Ashley Ortizcazarin and Andrew Cadle
What is the future of education?
As society progresses, so must education in order to properly prepare students for a changing world. Here is how BSM will go down the path towards the future of education.
February 24, 2017
In 1996, IBM’s computer program Deep Blue won a chess game against world champion chess player Garry Kasparov. While Deep Blue would go on to lose the match, the implication of this win was clear: technology is evolving rapidly. One year later Deep Blue beat Kasparov.
Since then, technology has progressed far beyond what most people could have anticipated. Any given person can be found carrying a veritable supercomputer in his or her pocket. As this technology advances, it is important for educators to understand the power technology holds not only in the classroom but also in the world.
From programs like Wix Website Builder to Quizlet to Google Drive, technology affects the modern classroom every day. With Benilde-St. Margaret’s one-to-one laptop program, the possibilities teachers have when assigning projects and assignments are endless. “It’s nice to change formats, and each medium that you’re presented with requires different engagement and different answers,” french teacher Madame Frédérique Toft said.
While technology has the capability to enhance learning greatly, it also has the power to detract from it. It is easy to get bogged down in ashy programs and tech that in reality don’t serve to supplement learning. “There’s so much technology out there, but you have to be careful in selecting what’s going to help you be more productive, more efficient with your time because not all technology does that,” Toft said.
Technology has even changed the way our classrooms look and run. Desks face SMART Boards; online textbooks replace physical ones. Inverted classrooms allow students to take notes at home and do their homework during class when a teacher is available to help them with questions. If a student is sick one day, he or she doesn’t have to worry about catching up in math class because most teachers upload their lesson PowerPoints right to Haiku.
Constantly advancing technology doesn’t only directly affect classrooms and teaching styles; it also influences the greater world. According to the World Economic Forum, 65% of children in primary schools in 2016 will end up having jobs that don’t yet exist. “How do we prepare you for life beyond college when we don’t even know what job opportunities are going to be like and what kinds of things you are going to learn? The best we can do is prepare you to be lifelong learners,” engineering teacher Ms. Kirsten Hoogenakker said.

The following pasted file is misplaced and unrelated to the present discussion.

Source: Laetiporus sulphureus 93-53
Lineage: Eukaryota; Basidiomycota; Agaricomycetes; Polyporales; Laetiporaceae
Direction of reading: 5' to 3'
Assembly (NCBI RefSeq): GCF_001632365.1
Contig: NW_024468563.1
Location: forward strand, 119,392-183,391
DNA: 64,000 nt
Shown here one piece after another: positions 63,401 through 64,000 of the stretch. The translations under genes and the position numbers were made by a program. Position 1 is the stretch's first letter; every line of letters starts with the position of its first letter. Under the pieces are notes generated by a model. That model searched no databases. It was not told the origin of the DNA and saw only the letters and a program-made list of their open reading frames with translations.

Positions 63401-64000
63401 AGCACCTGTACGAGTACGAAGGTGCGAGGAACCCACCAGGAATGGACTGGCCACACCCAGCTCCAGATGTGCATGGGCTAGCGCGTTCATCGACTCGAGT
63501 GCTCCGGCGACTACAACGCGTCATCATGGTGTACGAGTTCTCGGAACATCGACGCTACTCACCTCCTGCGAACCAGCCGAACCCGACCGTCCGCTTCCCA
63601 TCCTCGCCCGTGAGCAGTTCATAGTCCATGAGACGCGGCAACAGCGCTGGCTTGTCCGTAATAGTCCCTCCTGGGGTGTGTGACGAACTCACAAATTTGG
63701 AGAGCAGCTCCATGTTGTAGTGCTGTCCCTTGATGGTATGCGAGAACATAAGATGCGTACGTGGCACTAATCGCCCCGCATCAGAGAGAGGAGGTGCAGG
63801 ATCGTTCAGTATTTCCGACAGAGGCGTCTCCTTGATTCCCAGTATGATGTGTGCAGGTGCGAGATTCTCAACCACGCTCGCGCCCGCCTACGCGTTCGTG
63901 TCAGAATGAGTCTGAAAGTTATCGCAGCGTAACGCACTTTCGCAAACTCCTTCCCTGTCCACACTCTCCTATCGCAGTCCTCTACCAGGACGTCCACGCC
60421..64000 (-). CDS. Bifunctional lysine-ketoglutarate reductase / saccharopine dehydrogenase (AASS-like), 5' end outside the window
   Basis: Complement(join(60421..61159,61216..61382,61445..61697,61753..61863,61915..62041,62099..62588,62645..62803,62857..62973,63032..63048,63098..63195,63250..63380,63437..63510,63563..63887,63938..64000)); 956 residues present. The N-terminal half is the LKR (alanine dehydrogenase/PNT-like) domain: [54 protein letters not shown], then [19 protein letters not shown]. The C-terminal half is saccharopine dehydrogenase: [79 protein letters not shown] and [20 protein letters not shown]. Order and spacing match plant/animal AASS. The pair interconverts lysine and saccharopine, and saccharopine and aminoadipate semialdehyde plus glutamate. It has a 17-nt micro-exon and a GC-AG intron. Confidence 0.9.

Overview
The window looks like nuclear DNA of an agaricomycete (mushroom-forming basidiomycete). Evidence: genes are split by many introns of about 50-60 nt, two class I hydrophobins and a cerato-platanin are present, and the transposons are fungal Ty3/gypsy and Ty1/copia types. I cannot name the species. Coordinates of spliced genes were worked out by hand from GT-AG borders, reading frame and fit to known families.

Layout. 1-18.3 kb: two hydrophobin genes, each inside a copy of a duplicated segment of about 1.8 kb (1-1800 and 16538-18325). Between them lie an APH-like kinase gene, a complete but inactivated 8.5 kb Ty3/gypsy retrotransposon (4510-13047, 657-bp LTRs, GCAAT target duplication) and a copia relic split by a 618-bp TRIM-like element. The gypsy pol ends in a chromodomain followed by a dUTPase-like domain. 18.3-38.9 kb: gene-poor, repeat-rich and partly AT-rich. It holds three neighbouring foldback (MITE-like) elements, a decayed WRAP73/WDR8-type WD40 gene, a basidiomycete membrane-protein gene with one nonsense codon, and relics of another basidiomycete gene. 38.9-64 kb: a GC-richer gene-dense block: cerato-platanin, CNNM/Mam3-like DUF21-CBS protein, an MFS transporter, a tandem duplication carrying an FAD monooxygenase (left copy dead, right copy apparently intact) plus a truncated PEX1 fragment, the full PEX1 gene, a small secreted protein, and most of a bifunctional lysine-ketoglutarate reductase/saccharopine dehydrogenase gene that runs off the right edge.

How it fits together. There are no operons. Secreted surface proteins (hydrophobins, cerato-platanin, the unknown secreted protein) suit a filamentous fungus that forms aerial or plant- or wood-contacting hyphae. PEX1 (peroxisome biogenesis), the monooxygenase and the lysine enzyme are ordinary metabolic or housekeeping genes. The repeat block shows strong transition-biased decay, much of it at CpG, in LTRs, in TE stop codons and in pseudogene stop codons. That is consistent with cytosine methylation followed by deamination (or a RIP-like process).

The issue then becomes not how to most effectively use technology in school, but instead how and what to teach students to prepare them for a world that looks nothing like the world today. When contemplating this issue, many educators turn to educational psychologist Benjamin Bloom’s theory. In Bloom’s Taxonomy, he outlines the hierarchy of thinking skills that students are meant to master throughout their education.
The lowest order thinking skill is remembrance, the ability to recall facts. Then comes understanding what those facts mean and then applying information to other situations. These three skills constitute what is widely regarded as lower order thinking skills. Higher order thinking skills consist of analyzing information, evaluating the value of information, and creating something new out of other parts, in that order.
“Education is going to move more and more towards these higher order thinking skills because computers can do the lower order thinking. We can ask them any question and they can give us the answer, so why would we spend all this time memorizing stuff?” Director of Technology and Learning Dr. Steve Pohlen said.
BSM has taken the initiative to focus certain aspects of education specifically on those higher order thinking skills. Through programs like ACS engineering, biomedical science, Knight Errant, mission trips, and more, BSM is striving to provide a well-rounded education. “I hope that [education at BSM] will become more student-driven, more project and problem-solving based and that we foster student independence in learning,” Pohlen said.
When it comes to fostering student independence, electives like engineering are a model for other classes to look towards to see what real independent learning looks like. A large part of that comes from the chances students are allowed in the classes. Students are meant to fail occasionally so they can learn from those failures. “In engineering, just like in the field, we want students to be able to fail, to feel comfortable failing, and to know that they can do it better the next time, and then give them the opportunity for the next time,” Hoogenakker said.
It is clear that in an ever changing world, certain skills are necessary for students to thrive. BSM should continue following the path that classes like engineering have put us on. When it comes to educating our youth about living in a constantly expanding world, the primary goal of schools should be to prepare students to constantly adapt to the transformation the world undergoes.